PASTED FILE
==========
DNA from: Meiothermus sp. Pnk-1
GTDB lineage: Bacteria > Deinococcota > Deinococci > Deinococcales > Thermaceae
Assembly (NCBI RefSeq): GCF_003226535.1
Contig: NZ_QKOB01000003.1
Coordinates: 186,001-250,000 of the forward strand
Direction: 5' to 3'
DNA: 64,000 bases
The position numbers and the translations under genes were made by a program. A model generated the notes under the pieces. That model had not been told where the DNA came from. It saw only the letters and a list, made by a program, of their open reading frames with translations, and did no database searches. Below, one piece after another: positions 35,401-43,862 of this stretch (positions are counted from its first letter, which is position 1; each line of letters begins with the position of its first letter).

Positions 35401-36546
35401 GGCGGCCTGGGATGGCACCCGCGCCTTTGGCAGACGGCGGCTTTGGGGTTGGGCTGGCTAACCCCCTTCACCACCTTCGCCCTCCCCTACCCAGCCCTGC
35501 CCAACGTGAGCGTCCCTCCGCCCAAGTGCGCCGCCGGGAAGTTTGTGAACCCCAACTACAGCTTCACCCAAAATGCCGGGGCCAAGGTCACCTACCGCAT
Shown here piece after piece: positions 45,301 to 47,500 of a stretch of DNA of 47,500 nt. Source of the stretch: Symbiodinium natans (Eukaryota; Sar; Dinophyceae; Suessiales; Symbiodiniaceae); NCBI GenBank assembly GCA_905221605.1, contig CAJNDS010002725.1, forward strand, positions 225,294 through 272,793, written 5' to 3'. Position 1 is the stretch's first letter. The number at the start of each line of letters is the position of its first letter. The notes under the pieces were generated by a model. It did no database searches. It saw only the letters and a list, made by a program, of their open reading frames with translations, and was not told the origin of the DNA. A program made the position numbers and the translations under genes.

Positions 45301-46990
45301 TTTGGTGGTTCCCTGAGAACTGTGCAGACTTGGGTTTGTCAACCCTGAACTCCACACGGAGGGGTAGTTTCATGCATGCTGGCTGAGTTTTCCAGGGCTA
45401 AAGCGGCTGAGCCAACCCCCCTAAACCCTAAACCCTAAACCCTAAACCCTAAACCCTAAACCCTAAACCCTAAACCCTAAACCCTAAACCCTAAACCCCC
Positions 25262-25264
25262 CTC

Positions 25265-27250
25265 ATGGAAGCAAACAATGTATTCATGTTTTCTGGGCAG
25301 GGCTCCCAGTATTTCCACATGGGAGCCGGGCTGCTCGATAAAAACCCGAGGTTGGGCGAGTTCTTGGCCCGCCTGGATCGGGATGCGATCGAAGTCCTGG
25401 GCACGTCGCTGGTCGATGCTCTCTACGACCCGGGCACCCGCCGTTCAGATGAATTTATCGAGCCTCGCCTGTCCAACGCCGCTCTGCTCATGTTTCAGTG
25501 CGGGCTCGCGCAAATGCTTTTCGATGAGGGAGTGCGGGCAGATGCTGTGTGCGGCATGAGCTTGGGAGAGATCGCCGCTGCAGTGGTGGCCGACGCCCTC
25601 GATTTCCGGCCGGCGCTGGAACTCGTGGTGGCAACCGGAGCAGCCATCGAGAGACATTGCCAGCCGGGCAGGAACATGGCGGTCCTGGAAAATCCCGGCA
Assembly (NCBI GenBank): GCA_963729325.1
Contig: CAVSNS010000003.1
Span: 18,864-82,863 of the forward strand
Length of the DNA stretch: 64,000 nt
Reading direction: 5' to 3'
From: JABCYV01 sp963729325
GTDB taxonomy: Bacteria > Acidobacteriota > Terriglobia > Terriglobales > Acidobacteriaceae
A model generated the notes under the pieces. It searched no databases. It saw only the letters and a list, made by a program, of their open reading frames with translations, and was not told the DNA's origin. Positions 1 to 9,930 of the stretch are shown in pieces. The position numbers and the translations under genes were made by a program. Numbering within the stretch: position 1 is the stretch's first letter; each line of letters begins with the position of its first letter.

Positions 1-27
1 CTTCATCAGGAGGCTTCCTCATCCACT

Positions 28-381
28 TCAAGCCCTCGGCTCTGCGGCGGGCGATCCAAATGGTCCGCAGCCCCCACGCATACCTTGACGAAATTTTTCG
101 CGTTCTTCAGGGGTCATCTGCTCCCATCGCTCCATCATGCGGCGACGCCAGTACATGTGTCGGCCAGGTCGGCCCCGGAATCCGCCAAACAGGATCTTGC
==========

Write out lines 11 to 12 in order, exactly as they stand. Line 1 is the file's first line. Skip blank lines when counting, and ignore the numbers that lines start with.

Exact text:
35501 CCAACGTGAGCGTCCCTCCGCCCAAGTGCGCCGCCGGGAAGTTTGTGAACCCCAACTACAGCTTCACCCAAAATGCCGGGGCCAAGGTCACCTACCGCAT
Shown here piece after piece: positions 45,301 to 47,500 of a stretch of DNA of 47,500 nt. Source of the stretch: Symbiodinium natans (Eukaryota; Sar; Dinophyceae; Suessiales; Symbiodiniaceae); NCBI GenBank assembly GCA_905221605.1, contig CAJNDS010002725.1, forward strand, positions 225,294 through 272,793, written 5' to 3'. Position 1 is the stretch's first letter. The number at the start of each line of letters is the position of its first letter. The notes under the pieces were generated by a model. It did no database searches. It saw only the letters and a list, made by a program, of their open reading frames with translations, and was not told the origin of the DNA. A program made the position numbers and the translations under genes.